Mnangagwa says Ecocash had created $8.4 billion phantom money


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Zimbabwe President Emmerson Mnangagwa yesterday told the Zimbabwe African National Union-Patriotic Front provincial coordinating committee in Gweru that the government cracked down on Ecocash, the country’s largest mobile money platform, after it had discovered that Ecocash had created $8.4 billion in phantom money.

Ecocash is owned by Zimbabwe’s richest man Strive Masiyiwa, and is the largest mobile money platform in the country.

Mnangagwa said a committee that was set up to investigate what was happening discovered that some people with no source of income at all were trading as much as $86 million a day from their Ecocash accounts.

“We studied this thing. We were able to go the server. Server yacho. Ndokwatandowana zvose. Huori hwese. Haah, ndokutora zitsvimbo, ndokurova,” he said.

Mnangagwa said that the committee discovered that there was more unofficial money outside the official system which was driving inflation in the country “tika dealer nayo”.

Eddie Cross, a member of the Monetary Policy Committee, said just over a week ago that the central bank decided to crack down on Ecocash after it discovered that in February alone, Ecocash turned three times the amount that all the country’s 13 commercial bank combined had turned over.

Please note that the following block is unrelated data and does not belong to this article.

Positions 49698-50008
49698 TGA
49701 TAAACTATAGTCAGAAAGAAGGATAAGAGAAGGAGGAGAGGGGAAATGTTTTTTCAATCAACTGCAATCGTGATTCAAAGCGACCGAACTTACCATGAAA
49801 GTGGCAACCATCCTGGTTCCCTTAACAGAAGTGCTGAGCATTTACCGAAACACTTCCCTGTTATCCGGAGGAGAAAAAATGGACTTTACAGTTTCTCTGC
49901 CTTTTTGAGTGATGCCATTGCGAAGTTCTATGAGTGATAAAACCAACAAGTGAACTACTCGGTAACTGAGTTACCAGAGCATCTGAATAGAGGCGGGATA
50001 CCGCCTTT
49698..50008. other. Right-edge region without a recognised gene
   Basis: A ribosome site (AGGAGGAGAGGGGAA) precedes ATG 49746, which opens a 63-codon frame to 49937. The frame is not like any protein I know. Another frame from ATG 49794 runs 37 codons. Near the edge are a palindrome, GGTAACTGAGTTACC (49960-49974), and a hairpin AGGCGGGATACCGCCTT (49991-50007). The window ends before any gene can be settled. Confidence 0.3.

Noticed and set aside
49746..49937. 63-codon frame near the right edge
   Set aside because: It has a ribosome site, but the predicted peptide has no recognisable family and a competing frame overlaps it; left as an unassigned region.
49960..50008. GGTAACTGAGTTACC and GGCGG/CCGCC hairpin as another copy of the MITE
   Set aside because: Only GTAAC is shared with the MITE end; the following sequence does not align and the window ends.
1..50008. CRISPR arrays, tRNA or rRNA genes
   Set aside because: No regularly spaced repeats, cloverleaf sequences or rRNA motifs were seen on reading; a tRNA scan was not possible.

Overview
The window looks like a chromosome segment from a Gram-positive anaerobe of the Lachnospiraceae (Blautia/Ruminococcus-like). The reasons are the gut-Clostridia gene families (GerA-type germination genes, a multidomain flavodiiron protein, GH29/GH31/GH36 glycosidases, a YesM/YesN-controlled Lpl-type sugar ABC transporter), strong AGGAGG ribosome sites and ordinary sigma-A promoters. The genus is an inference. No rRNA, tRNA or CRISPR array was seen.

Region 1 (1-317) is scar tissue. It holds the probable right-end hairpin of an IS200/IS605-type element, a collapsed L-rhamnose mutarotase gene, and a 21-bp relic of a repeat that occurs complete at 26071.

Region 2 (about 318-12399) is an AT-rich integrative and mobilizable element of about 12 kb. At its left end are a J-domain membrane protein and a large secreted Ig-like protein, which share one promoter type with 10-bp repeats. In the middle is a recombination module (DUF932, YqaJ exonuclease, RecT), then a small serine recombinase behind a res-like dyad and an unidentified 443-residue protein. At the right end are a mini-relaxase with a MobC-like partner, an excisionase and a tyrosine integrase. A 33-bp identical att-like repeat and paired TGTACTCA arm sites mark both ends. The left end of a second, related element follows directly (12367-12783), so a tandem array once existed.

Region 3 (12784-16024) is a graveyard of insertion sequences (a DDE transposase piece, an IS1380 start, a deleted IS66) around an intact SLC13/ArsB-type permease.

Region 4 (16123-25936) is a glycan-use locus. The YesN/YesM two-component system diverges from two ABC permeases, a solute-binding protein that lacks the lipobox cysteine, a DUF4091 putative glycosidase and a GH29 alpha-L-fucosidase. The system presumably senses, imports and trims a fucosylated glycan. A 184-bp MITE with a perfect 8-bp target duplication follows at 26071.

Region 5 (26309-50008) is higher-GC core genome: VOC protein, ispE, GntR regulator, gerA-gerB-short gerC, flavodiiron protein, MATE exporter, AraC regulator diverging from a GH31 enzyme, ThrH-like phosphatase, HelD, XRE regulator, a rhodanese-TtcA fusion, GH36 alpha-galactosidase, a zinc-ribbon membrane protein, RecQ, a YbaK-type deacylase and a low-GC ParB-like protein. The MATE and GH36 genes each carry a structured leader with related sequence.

He said that Ecocash’s 96 bulk payers in February alone transferred $3.8 billion to Ecocash trust accounts.

The money was used to buy foreign currency on the black market through some 75 000 agents, pushing the black market rate to as high as $200 to the United States dollar.

According to figure provided by the regulatory agency, Ecocash accounted for 96 % of the mobile market which transacted nearly $20 billion in the first quarter of this year alone.

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(118 VIEWS)

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The Insider

The Insider is a political and business bulletin about Zimbabwe, edited by Charles Rukuni. Founded in 1990, it was a printed 12-page subscription only newsletter until 2003 when Zimbabwe's hyper-inflation made it impossible to continue printing.

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